Two teachers in Duval County were arrested on separate charges last week. The first teacher teaches second grade at Greenland Pines Elementary. According to a report on First Coast News, the teacher was under investigation and was being reassigned. Upon hearing the news, the teacher allegedly became “enraged and aggressive”. She was asked to leave by school staff and allegedly refused to leave the school. At that point, after refusing to leave, the teacher was arrested for Trespassing on School Grounds after Warning, which is a first degree misdemeanor in Florida. This further escalated the situation and the woman allegedly pushed the police officer. Police report that the teacher continued to resist the officers and would not allow them to handcuff her. In addition to the trespassing charge in Jacksonville, the teacher was also arrested for Battery on a Law Enforcement Officer.
In Florida, a law enforcement officer includes police, correctional officers, probation officers and Fish and Wildlife Commission officers. A battery is when someone intentionally touches another against their will. If the “victim” of a battery is a civilian, the criminal charge is considered a misdemeanor in Duval County. When the victim is a law enforcement officer, the charge is elevated to a third degree felony. Because the woman is a teacher, she likely has no criminal history. Programs for people who have no previous arrests may allow her to have the charge dropped if she completes certain requirements, such as anger management and performing community service. Probation in Jacksonville is also an option.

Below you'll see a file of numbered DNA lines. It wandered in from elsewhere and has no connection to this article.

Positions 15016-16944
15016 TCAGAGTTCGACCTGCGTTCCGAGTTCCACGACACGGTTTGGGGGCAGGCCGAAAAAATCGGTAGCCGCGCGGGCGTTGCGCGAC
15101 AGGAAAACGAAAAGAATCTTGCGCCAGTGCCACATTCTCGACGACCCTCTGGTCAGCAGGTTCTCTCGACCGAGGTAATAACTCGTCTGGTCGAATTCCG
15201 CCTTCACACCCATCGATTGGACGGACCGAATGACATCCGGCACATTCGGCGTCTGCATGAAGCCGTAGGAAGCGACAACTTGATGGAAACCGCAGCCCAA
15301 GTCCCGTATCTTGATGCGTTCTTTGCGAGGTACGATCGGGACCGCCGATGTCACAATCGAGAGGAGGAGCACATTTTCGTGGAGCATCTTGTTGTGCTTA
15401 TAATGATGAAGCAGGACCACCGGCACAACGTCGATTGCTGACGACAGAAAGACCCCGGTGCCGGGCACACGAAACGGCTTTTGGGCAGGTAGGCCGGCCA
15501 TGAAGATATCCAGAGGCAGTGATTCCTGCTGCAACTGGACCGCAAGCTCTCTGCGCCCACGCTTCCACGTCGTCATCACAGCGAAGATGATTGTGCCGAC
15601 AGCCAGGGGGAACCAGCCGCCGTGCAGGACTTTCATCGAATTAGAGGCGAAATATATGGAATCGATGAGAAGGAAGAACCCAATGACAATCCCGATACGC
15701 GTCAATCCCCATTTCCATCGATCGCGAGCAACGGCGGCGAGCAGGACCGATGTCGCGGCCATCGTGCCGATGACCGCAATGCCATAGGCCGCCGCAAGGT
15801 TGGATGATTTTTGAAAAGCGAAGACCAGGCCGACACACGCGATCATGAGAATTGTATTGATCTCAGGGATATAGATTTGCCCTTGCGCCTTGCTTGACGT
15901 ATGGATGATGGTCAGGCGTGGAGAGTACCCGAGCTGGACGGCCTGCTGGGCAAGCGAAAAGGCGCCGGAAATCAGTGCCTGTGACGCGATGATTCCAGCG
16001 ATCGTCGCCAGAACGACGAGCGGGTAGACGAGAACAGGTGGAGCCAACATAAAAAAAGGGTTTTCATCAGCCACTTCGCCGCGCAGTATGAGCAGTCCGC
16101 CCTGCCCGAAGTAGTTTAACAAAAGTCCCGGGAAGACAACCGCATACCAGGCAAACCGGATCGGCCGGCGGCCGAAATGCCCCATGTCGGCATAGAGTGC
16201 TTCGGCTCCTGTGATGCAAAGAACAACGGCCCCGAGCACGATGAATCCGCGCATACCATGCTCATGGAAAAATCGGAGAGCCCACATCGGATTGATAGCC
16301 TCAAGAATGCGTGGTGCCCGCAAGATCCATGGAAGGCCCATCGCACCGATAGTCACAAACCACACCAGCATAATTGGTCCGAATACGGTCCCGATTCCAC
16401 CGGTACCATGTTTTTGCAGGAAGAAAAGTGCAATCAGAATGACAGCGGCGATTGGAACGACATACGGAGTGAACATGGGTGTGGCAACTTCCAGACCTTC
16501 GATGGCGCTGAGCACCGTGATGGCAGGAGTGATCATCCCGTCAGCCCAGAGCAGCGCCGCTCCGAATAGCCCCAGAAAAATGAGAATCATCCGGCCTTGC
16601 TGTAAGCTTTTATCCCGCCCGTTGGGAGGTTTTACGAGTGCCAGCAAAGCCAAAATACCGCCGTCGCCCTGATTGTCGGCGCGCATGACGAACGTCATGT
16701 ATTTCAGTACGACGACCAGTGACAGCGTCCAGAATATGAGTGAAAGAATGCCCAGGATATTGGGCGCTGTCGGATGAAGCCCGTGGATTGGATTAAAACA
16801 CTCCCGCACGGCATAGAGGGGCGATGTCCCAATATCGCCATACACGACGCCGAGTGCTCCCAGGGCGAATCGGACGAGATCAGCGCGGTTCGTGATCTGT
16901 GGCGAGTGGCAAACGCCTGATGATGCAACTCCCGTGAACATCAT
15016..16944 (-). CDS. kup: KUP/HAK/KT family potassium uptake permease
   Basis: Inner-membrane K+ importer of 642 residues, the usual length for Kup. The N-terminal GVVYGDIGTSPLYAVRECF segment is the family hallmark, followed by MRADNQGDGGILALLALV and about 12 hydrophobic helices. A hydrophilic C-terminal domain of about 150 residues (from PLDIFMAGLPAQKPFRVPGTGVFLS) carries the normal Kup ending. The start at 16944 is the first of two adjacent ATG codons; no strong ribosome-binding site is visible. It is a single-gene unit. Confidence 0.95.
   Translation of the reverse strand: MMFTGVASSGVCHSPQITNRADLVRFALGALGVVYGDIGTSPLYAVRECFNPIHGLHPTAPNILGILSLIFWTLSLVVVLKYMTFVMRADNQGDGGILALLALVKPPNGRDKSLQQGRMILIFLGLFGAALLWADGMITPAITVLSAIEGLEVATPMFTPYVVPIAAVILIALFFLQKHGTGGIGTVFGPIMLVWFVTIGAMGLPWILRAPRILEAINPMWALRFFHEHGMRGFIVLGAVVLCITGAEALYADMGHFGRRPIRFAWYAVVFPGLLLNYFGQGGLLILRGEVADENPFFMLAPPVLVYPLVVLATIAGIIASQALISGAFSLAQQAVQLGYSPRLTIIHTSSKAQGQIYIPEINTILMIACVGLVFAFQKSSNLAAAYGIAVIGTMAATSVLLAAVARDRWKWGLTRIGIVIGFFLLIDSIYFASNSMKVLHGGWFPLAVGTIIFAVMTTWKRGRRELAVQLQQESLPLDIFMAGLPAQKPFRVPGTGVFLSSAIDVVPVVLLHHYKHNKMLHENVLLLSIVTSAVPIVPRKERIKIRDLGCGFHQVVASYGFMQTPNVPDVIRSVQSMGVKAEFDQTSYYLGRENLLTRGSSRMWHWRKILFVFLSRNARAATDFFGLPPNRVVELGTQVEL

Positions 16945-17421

The other teacher is a chorus teacher at First Coast High School. She is accused of having sexual contact with a student. According to an article in the Florida Times Union, the victim was sixteen or seventeen years-old at the time. This teacher has been charged with several counts of Unlawful Sexual Activity with Certain Minors. Each of these charges is a second degree felony, punishable by up to fifteen years in prison and the possibility of becoming a sex offender in Florida. Under Florida law, when a person who is 24 years-old or older engages in sexual activity with someone who is 16 or 17 years-old, they can be arrested for this charge. Each act is considered another crime. Sexual activity includes oral, anal or vaginal contact. Under this law, the “victim’s” sexual history is considered not relevant. As with the other teacher, this chorus director likely has no criminal past. And although the victim’s prior sexual history is not considered important under the letter of the law, it is very important to understanding what happened and important in mitigating the charge.